TRIM-edicine is dedicated to the discovery and development of novel protein therapeutics for the treatment of unmet medical needs. Our technology platforms include:


  • Protein Therapeutics for tissue repair in chronic disease or traumatic injury
  • Biologics for regenerative medicine for genetic disorders involving compromised cellular plasticity and repair capacity
  • Bioactive peptides for pharmaceutical and cosmeceutical applications


The company is built around a core of protein therapeutic approaches that involve novel proteins with remarkable biological properties. These unique proteins target a variety of cellular pathways that are altered in numerous disease states. Currently, TRIM-edicine is developing the following proteins:


  • MG53 – targeting diseases involving chronic and acute tissue damage
  • MG29 – targeting diseases related to aging
  • ATAP  – targeting cancer

Mitsugumin53 (MG53)

Mitsugumin53 (MG53) — MG53, belonging to the TRIM family of proteins, is the first known essential molecular component in the intrinsic cellular membrane repair process. Following instances of membrane damage, the entry of the oxidative extracellular environment results in MG53 oligomerization and translocation of MG53-containing vesicle to the injury site to initiate membrane repair. Muscle fibers lacking in MG53 display defective membrane permeability and increased susceptibility to disease, suggesting that MG53 is a critical component of the membrane repair process. MG53 is endogenous to cardiac and skeletal muscle, thus providing a unique target for therapeutic interventions in systemic diseases such as heart failure, muscular dystrophy, stress-associated muscle injury, and age-related muscle atrophy. Through either the administration of recombinant MG53 protein or pharmacological modulation of endogenous MG53, TRIM-edicine believes it possesses a potentially important therapeutic agent/opportunity targeting several attractive markets.


Highlight Publication:

1. Dual function of MG53 in membrane repair and insulin signaling. (2016) BMB Rep Link

2. Modulation of wound healing and scar formation by MG53 protein-mediated cell membrane repair. (2015) J Biol Chem Link

3. Genome-wide CRISPR screen in a mouse model of tumor growth and metastasis. (2015) Cell Link

“Independent study from Dr. Feng Zhang’s group shows evident that MG53 may play a role in tumor suppression”

4. Cardioprotection of recombinant human MG53 protein in a porcine model of ischemia and reperfusion injury. (2015)  J Mol Cell Cardiol. Link

Comment in: “Mitsugumin-53: Potential biomarker and therapeutic for myocardial ischemic injury?”  (2015) J Mol Cell Cardiol. Link PDF

5. MG53-mediated cell membrane repair protects against acute kidney injury. Sci Transl Med. 2015 Mar Link

Comment in 1: “TRIM family protein protects the kidney” Nature New Drug Discovery Link

Comment in 2: “Mitsugumin 53 mediates repair of the damaged proximal tubular epithelium” Nature Review Nephrology Link PDF

6. Treatment of acute lung injury by targeting ​MG53-mediated cell membrane repair. (2014) Nature Communication Link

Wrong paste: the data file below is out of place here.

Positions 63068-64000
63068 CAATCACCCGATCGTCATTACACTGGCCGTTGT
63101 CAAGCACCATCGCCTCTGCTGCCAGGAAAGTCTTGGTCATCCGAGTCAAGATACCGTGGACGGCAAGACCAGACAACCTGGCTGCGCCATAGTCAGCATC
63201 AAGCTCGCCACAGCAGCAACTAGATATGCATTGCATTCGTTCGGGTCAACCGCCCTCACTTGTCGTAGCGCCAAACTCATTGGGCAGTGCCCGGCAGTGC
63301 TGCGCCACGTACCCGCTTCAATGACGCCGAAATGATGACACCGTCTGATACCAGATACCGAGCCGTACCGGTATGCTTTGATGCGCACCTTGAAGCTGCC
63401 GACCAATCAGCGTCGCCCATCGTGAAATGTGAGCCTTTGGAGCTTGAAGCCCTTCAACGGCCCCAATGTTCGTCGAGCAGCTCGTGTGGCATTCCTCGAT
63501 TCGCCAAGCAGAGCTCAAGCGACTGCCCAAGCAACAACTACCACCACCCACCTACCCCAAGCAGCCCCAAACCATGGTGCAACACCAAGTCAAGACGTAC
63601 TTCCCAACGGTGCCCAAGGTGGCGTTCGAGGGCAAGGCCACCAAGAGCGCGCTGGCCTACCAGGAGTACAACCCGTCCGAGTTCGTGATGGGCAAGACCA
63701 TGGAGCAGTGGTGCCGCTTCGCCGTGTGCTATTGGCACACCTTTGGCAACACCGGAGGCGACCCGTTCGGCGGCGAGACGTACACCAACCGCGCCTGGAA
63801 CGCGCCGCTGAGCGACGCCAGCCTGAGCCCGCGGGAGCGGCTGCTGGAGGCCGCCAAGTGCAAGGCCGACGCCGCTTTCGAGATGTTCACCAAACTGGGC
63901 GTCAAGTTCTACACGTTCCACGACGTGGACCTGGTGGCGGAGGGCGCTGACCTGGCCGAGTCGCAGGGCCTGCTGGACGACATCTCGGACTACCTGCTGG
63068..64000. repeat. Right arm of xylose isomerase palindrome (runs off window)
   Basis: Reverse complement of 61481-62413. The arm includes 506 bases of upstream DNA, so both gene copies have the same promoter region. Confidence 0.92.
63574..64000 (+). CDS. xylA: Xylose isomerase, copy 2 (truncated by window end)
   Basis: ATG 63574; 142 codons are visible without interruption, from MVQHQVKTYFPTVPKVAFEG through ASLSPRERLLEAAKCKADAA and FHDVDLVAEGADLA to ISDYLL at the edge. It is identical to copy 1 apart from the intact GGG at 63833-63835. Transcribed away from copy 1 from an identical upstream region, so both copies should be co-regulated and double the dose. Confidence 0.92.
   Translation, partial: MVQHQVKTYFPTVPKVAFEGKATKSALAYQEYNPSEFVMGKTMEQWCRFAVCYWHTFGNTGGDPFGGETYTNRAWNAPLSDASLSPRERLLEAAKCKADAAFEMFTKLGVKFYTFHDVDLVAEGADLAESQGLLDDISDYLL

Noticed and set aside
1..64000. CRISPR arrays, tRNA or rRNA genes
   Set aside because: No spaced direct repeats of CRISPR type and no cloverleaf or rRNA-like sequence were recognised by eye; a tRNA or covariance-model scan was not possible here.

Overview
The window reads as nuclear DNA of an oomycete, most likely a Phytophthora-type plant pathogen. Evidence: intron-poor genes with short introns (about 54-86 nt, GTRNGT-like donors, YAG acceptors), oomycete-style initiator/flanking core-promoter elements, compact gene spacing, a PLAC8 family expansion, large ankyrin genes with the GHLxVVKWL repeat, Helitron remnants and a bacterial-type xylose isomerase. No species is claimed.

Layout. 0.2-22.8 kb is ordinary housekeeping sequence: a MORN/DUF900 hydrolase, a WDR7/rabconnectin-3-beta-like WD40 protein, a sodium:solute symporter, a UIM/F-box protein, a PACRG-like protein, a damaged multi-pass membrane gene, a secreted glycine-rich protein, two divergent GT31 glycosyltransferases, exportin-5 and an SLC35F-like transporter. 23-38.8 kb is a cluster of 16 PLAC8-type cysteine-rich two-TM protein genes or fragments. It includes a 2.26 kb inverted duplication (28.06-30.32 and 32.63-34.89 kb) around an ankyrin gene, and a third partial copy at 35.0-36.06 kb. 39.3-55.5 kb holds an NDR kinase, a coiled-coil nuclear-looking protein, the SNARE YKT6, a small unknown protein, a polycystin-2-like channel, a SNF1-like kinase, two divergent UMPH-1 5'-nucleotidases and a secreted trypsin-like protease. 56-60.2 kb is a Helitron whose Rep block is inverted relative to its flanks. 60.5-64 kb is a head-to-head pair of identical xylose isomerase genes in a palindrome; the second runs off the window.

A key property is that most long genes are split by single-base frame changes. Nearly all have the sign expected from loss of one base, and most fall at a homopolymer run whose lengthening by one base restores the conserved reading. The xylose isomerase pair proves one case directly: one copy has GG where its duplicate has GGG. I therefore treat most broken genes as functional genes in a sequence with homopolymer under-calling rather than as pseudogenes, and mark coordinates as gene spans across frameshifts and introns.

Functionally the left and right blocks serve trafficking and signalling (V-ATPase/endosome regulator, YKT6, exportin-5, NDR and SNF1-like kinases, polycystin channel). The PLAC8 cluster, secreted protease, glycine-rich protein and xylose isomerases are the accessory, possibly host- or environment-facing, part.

7. Recombinant MG53 Protein Modulates Therapeutic Cell Membrane Repair in Treatment of Muscular Dystrophy. (2012) Science Translational Medicine.   Link

Comment in: “A Molecular Bandage for Diseased Muscle” Sci Transl Med. Link

8. MG53 nucleates assembly of cell membrane repair machinery. (2009) Nature Cell Biology.  Link

Comment in: “Membrane repair redux: redox of MG53”  Nat Cell Biol Link





Mitsugumin29 (MG29)

MG29 is a skeletal muscle-specific protein related to the synaptophysin family of proteins and is suggested to be important for normal muscle function. MG29 knockout mice show fragmented sarcoplasmic reticulum (SR), Transverse-Tubule swelling, uncoupled Ca2+ sparks during stress, and greater susceptibility to fatigue, phenotypes which also emerge in aging wildtype muscle. The similarities between MG29 knockout and wildtype aged muscle suggests that downregulated MG29 expression is linked to muscle aging. Through either the administration of recombinant MG29 protein or pharmacological modulation of endogenous MG29, TRIM-edicine believes it possesses a potentially important therapeutic agent/opportunity to target disorders related to aging.


Highlight Publication:

1. Dysfunction of store-operated calcium channel in muscle cells lacking mg29. (2002) Nature Cell Biology.  Link

2.Muscle aging is associated with compromised Ca2+ spark signaling and segregated intracellular Ca2+ release. (2006)  J Cell Biol.  Link




ATAP is a tail-anchoring peptide of the Bcl-2 family of proteins. ATAP is a potent stimulator of apoptosis by inducing changes in mitochondria membrane potential, leading to apoptosis of the cell. TRIM-edicine believes that ATAP represents a potentially important therapeutic agent that targets cancer cells.


Highlight Publication:

1. The tail-anchoring domain of Bfl1 and HCCS1 targets mitochondrial membrane permeability to induce apoptosis. (2007)  J Cell Sci.  Link

2. Amphipathic tail-anchoring peptide and Bcl-2 homology domain-3 (BH3) peptides from Bcl-2 family proteins induce apoptosis through different mechanisms. (2011)  J Biol Chem.  Link

3. Core-shell nanoparticle-based peptide therapeutics and combined hyperthermia for enhanced cancer cell apoptosis. (2014)  ACS Nano.  Link

4. Amphipathic tail-anchoring peptide is a promising therapeutic agent for prostate cancer treatment. (2014)  Oncotarget.  Link